6. I found these posts very interesting because I’ve been working in this area for some time. Regarding the point about the one-shot nature of the games, my coauthor and I have a finding in our 2013 paper (which was online in 2011) showing that there is no partisan trust discrimination in the US for reciprocity. We argue this occurs since subjects had a behavior, amount of trust, to use as information and not just an identity (partisanship). This fits with the idea that once a relationship based on behavior occurs, discrimination on an attribute like partisanship is unlikely to happen (point 1 in the second blog post). We disagree that this means the one-shot games are irrelevant. There are often initial interactions, or potential interactions, that people engage in with knowledge of the other person’s partisanship (or race, gender, class, etc.). Campaign season is full of yard signs, bumper stickers, and the like. And related to blog post 1, I’m not sure this finding has ever been cited.

    https://link.springer.com/article/10.1007%2Fs11109-011-9181-x

    As for IW finding of a lack of racial bias, we published a paper in BJPS at the same time as their paper, and it has similar results regarding a lack of racial discrimination in the US and South Africa. Additionally, we found no class bias in El Salvador (and there is an additional SA-specific paper looking at the links between PID and race). Again, this part of the paper is much less cited for racial/class findings than the partisanship finding.

    doi:10.1017/S0007123415000526

    Finally, on the general question of the value of games as a measurement tool, Blum et al. have a new piece in Political Analysis that examines the relative value of different approaches for measuring group bias. It’s a careful analysis and highlights the potential relative value of games vs. other tools and is generally skeptical of games.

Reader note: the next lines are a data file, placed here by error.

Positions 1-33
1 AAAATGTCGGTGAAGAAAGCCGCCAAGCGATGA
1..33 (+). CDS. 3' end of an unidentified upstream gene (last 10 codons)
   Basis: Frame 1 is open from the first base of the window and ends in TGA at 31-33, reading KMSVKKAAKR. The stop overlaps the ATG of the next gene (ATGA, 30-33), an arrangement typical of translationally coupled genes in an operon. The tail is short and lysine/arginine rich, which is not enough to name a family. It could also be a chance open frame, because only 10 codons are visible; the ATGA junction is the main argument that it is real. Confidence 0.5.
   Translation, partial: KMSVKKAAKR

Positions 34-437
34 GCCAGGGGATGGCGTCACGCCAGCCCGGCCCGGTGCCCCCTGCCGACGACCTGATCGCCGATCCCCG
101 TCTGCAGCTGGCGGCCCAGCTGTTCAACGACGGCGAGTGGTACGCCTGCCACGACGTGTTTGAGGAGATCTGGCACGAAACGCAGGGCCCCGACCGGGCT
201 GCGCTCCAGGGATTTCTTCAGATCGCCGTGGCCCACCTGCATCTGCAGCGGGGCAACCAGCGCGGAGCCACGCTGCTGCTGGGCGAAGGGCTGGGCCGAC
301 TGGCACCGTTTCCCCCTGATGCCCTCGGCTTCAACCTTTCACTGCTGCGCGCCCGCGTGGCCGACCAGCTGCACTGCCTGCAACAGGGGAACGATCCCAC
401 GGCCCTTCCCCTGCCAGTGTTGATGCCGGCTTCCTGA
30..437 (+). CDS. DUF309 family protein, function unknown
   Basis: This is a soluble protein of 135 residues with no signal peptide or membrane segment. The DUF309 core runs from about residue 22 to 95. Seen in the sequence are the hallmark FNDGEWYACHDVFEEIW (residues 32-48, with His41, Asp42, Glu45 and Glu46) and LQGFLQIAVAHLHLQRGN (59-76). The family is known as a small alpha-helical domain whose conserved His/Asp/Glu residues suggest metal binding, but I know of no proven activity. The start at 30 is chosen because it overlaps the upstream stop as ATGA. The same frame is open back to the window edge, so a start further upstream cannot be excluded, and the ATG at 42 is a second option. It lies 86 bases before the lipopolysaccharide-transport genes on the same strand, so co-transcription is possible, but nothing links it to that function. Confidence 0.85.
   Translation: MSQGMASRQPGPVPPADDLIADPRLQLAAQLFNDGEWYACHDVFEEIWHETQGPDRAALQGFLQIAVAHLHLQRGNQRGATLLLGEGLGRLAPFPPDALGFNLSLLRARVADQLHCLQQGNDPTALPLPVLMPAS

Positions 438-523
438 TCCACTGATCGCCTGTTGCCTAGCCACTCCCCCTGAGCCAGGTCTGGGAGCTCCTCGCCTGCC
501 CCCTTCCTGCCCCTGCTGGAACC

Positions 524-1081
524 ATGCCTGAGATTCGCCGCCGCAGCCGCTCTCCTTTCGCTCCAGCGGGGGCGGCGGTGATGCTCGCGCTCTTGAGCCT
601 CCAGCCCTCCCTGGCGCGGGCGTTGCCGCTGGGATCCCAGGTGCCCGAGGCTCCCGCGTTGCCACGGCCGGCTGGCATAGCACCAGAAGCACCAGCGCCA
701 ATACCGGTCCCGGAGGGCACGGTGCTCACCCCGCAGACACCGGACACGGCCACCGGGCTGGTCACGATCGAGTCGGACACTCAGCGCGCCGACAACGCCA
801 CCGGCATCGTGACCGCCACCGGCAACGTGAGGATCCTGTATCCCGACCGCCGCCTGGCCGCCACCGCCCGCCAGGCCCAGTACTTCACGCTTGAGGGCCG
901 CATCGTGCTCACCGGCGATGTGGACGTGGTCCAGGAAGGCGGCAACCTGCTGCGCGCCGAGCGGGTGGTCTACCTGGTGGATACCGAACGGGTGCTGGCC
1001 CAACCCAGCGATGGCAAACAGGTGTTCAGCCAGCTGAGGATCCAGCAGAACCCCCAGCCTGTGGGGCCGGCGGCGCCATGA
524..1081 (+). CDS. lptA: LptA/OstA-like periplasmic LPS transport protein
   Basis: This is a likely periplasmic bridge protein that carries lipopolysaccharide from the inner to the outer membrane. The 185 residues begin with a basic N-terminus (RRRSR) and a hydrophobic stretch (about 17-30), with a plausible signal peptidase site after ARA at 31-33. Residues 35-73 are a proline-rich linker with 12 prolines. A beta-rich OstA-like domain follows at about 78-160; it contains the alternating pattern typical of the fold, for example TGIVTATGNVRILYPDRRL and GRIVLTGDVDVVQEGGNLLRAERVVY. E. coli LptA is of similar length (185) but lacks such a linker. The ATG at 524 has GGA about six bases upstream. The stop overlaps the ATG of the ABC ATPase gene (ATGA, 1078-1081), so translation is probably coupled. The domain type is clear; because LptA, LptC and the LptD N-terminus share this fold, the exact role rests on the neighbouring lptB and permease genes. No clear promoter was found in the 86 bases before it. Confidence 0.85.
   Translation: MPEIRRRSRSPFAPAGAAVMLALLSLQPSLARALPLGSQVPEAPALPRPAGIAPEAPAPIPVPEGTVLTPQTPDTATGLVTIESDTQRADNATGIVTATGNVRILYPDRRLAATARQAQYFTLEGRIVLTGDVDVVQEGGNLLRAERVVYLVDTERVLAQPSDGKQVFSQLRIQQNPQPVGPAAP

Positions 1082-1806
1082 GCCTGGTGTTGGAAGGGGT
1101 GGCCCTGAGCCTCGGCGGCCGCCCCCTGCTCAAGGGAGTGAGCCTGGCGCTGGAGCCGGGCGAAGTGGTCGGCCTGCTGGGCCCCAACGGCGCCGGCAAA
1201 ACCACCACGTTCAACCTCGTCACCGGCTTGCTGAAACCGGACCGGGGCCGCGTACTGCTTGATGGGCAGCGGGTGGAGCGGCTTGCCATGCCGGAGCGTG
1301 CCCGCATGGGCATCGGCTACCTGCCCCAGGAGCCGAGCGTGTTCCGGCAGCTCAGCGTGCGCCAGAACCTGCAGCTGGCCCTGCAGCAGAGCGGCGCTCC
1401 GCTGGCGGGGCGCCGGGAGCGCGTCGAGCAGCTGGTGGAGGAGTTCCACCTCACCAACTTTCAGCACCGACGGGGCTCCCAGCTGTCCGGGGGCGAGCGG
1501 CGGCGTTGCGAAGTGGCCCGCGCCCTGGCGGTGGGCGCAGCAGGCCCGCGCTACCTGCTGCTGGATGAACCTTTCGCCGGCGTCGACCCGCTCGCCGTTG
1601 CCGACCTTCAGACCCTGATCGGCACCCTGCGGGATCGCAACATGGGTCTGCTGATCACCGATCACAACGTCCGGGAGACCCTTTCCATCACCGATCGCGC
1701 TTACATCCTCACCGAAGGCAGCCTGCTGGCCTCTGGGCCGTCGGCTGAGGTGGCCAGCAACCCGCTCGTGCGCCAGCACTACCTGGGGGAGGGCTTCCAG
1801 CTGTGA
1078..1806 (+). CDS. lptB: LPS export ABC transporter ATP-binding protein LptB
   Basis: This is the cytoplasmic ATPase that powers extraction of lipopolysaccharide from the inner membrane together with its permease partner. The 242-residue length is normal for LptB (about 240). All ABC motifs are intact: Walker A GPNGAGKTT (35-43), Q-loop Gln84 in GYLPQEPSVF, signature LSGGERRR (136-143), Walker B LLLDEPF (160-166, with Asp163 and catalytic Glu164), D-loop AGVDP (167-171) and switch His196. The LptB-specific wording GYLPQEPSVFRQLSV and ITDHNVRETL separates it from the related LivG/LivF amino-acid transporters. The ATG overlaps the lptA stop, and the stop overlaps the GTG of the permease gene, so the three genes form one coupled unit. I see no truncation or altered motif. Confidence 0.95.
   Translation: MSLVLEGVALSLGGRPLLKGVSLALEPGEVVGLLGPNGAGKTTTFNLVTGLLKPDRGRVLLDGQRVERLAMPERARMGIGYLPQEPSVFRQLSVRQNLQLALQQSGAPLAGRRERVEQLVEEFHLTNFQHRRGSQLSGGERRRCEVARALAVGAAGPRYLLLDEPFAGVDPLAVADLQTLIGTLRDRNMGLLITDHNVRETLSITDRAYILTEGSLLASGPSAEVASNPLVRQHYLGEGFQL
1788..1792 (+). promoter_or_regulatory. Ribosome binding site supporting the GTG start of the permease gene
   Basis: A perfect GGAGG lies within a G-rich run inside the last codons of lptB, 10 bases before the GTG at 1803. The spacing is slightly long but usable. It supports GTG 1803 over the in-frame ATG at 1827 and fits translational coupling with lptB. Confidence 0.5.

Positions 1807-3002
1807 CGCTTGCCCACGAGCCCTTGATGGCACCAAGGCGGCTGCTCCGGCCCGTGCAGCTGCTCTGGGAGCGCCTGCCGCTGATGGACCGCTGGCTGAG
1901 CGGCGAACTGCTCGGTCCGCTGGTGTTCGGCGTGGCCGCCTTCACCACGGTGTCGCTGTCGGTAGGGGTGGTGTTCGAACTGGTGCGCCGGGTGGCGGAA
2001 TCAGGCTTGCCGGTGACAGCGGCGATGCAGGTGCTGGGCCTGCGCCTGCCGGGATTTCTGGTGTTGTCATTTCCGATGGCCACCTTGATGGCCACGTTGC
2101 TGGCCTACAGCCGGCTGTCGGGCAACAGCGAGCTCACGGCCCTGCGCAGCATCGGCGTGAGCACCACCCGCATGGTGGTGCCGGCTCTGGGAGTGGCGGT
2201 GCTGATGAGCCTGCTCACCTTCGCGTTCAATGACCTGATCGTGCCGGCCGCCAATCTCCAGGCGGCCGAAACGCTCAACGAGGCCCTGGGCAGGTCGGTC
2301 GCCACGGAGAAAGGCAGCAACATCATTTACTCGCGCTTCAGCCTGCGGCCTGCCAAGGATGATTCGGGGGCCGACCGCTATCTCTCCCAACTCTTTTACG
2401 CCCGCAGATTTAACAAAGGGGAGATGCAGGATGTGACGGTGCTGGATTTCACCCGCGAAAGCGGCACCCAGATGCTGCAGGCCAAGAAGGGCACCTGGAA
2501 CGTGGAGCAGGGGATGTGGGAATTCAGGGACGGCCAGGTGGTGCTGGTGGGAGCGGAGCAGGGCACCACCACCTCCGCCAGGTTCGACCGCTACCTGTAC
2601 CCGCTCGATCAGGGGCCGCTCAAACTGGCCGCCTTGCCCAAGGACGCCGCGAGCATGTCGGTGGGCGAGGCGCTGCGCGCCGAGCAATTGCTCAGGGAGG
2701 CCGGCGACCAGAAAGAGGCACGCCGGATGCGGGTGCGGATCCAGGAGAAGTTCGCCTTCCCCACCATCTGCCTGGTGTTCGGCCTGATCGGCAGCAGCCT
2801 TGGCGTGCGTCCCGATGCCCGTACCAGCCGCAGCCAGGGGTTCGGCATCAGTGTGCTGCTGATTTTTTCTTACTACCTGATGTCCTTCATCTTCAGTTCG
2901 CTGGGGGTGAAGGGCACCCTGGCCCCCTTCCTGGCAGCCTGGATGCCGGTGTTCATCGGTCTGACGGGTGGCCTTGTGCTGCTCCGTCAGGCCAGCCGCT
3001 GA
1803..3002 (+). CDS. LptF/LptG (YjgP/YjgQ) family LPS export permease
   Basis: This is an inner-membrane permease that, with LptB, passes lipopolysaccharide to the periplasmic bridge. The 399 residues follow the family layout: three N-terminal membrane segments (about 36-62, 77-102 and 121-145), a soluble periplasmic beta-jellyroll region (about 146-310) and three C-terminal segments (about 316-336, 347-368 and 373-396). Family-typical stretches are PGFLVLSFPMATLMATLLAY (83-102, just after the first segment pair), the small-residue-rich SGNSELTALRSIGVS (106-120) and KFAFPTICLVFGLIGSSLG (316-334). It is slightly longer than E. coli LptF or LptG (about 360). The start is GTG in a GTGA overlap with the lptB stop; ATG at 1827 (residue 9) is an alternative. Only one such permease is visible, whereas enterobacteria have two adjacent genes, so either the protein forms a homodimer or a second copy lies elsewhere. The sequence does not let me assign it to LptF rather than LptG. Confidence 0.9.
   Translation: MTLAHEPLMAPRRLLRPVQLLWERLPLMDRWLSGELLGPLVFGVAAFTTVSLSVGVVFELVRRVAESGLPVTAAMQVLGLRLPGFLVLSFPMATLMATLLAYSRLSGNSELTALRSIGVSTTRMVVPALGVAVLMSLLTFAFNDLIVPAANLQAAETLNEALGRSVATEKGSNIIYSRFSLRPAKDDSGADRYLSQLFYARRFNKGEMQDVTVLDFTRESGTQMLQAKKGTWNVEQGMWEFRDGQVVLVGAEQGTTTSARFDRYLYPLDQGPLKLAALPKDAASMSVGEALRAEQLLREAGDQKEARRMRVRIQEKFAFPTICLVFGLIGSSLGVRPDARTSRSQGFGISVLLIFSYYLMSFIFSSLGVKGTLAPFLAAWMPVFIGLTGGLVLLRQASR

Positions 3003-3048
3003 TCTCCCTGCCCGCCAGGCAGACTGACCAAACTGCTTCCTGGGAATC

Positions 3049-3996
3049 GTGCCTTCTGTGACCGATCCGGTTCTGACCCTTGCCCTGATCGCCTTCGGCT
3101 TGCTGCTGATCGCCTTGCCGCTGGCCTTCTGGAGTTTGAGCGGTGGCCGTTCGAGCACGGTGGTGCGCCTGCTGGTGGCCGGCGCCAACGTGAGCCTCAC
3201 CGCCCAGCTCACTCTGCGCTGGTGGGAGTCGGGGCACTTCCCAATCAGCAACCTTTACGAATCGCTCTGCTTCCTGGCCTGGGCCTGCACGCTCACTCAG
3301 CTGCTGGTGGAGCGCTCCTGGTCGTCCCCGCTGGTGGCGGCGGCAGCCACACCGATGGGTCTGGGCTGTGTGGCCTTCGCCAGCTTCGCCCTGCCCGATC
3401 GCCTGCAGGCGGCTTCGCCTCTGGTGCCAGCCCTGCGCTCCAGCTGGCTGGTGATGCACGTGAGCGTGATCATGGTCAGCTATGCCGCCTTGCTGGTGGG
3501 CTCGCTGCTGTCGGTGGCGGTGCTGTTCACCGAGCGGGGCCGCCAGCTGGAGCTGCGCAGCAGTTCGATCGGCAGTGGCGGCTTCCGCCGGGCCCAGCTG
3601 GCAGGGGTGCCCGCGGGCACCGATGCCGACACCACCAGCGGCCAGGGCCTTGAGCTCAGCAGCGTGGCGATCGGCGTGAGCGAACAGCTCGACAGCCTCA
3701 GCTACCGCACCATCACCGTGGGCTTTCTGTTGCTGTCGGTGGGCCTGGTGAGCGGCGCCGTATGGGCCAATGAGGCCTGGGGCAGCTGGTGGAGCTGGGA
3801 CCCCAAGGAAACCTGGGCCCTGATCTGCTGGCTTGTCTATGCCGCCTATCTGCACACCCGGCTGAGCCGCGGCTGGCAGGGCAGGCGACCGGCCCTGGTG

http://www.doi.org/10.1017/pan.2020.37

    Additionally, my coauthors and I did a meta-analysis of anonymous trust games vs. standard GSS-type interpersonal trust questions. Overall, the differences between the measures are much smaller once you account for measurement noise (for both approaches). The results point to the cost-benefit value of using simple survey questions over complex games to measure social preferences.

    https://www.oecd-ilibrary.org/economics/measures-of-interpersonal-trust_333c8ed0-en

  7. The last time I saw an analysis, the argument was that people tend to cite what other people have cited (eg. peer-reviewers groping for something to say often try “why don’t you cite $the_only_other_article_I_remember_on_this_topic”). So to get a study read, it has to attract the attention of an influential researcher or be cited in an influential paper. They looked at well-cited articles which started out obscure, and found that most of them were cited in a famous paper just before citations started to rise. This is one reason why researchers often publish more or less the same study multiple times- if how much attention any one version gets is a roll of the dice, republishing lets them roll the dice again.

    • Sean:

      When I was a young professor preparing my promotion review, one of the senior faculty asked me why, if a certain result of mine was so important, that I’d only published one paper on it. I told him this was because I got it right the first time.

      This is a great story, but as the years went by, I realized I hadn’t quite got it right the first time, so indeed I’ve published a couple more papers on the topic, as the method has evolved.